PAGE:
Ok so it seems the only thing I had right was to have the correct selection on the mic settings lol. I did a bunch of rearranging of desktop and foam panels and am trying the mic just placed on the desk normally with a slight curve as shown to make it so the logo is facing directly at me. I’m attaching a new sample untouched, can you tell me how I’m sounding now? Am I getting there?
I have to agree and have been reading up on issues with plosives and sibilance. Would turning my gain down or recording volume down help with that you think? Regardless I’m studying up on mastering that part. I notice in here but when I read out in my big open living room I didn’t hear that as much. Maybe it’s also that I didn’t take much care in reading that sentence as I was more concerned with the boxy sound and the buzzing sound. So aside from my issues with plosives and sibilance is my overall sounding better as far as not being boxy or buzzy now? Once I know I’m good there I’ll apply what I’m learning tonight to tame down the hissing etc in my narration.
So aside from my issues with plosives and sibilance is my overall sounding better as far as not being boxy or buzzy now?
That’s up to Trebor. He has good ears for that sort of thing.
I can give you a little push with DeEssing.
The current default DeEsser is by Paul L from here.
I use it at these settings after mastering.
You can experiment particularly with that first setting, Threshold or sensitivity. Those settings as posted do work, but not enough.
I’ll apply what I’m learning tonight to tame down the hissing etc in my narration.
Don’t bet the farm on that. There is no known cure for an essy microphone either before or after narration. I would give anything to be able to tell people which towel to throw over the microphone to stop it from doing that.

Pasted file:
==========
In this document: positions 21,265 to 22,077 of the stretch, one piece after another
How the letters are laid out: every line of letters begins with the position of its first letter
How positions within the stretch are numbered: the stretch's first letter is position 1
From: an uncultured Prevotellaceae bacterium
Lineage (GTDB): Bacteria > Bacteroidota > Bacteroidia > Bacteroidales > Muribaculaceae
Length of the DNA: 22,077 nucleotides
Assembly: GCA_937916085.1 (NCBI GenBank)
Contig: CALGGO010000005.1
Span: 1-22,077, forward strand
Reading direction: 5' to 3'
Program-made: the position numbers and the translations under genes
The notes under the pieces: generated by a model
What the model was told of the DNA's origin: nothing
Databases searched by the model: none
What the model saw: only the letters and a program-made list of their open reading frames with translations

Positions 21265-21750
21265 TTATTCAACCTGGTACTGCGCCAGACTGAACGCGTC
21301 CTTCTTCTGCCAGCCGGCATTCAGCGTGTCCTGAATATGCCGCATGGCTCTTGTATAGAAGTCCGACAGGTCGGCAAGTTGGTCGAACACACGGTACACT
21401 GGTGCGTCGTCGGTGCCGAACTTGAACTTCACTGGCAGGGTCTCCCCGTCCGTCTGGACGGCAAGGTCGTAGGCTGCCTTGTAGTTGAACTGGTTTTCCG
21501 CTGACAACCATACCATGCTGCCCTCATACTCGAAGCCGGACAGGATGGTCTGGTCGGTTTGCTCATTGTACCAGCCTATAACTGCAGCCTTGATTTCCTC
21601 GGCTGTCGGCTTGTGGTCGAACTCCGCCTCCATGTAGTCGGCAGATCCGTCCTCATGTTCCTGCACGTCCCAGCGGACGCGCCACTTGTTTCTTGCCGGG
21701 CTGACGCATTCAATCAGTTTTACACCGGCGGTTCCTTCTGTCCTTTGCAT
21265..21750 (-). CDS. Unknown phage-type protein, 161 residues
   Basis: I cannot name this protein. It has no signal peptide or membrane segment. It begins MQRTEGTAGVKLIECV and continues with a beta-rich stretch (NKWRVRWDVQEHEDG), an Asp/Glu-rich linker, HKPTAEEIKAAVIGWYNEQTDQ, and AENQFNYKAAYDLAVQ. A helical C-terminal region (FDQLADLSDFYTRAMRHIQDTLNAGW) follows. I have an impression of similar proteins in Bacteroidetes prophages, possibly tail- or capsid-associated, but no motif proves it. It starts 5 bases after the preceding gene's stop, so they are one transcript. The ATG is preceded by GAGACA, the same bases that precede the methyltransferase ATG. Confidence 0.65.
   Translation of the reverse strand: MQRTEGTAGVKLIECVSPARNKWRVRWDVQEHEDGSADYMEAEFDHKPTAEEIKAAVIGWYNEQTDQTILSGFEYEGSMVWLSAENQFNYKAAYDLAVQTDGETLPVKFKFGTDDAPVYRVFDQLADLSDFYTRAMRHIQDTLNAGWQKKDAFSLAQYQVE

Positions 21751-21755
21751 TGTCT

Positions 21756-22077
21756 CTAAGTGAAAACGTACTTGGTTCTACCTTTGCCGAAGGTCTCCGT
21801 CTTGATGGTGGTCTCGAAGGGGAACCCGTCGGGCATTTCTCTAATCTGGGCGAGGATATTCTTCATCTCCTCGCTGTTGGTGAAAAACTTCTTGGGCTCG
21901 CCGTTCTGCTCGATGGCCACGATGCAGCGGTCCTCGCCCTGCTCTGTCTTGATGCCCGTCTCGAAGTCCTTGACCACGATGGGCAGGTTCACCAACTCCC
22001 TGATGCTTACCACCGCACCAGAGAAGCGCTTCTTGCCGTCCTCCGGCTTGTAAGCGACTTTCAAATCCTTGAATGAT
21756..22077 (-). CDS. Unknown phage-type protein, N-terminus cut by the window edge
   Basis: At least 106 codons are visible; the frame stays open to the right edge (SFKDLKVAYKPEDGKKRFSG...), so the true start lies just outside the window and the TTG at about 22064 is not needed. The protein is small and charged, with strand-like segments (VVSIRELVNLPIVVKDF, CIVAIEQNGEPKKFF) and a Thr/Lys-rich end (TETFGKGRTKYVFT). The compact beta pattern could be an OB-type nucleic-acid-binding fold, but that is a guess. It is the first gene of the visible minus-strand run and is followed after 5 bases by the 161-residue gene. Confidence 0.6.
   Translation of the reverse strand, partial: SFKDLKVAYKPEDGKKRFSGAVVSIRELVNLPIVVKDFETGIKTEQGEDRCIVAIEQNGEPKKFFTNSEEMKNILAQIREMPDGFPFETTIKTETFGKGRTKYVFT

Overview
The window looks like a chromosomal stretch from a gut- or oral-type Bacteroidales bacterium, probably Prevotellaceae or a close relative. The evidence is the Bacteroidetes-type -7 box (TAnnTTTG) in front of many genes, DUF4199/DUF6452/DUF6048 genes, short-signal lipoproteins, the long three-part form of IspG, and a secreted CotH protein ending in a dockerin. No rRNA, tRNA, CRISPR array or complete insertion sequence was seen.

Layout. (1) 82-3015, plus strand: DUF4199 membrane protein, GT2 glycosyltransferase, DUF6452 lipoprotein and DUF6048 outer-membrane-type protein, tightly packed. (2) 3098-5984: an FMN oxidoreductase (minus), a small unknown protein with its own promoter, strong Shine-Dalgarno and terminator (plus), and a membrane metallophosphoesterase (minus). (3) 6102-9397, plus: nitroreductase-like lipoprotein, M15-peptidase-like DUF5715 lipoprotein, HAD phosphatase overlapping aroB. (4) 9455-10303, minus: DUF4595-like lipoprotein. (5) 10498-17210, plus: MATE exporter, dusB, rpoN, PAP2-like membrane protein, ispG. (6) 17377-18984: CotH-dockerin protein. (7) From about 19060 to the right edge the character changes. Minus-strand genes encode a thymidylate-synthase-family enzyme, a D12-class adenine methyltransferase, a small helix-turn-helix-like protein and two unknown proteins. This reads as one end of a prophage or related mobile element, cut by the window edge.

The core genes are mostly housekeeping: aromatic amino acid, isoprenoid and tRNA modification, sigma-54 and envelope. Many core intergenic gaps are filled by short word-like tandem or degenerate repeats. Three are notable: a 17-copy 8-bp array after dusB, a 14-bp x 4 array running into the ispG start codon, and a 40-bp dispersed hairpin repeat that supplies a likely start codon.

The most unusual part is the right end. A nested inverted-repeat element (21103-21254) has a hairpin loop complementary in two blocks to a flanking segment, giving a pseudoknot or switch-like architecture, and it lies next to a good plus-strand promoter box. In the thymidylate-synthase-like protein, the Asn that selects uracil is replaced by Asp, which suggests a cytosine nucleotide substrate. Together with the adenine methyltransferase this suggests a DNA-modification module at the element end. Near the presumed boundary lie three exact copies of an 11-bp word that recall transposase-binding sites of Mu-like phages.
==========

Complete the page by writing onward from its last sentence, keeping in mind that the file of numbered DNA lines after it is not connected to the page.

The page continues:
Essing has very clear symptoms in the Audacity measuring tools, but none of that measuring and testing has resulted in a way to get rid of it.
Read this illustration as increasing pitch left (thunder and earthquakes) to right (air-leaking-hiss and tinkly bells). Louder is up.
That lump on the right is artificial. Your normal voice doesn’t do that. I know you’re saying to yourself now, “Well, just get rid of it.” It didn’t work. If you use the normal sound tools to make that go away, your voice turns into talking-under-a-blanket mud. There has to be voice content analysis algorithms and that makes my head hurt.
As far as applying what I was learning I meant more along the lines of ways of moving my mouth differently i.e. the chewing gum technique and recording with the mic off axis slightly more so than with removal tools.
I hope to hear what Trebor has to say to see if my last sample At least sounds less boxy and less buzzy.
When I make some money I’ll be sure to donate because you guys have been awesome and I truly appreciate you!
The good news …
No boxyness, negligible mains hum/buzz.
The bad news …
The level on seems low, (lower than your other recordings).
Amplifying low-level sound (in Audacity) also increases the hiss noise.
Noise-reduction reduces hiss, but can make the voice computery sounding.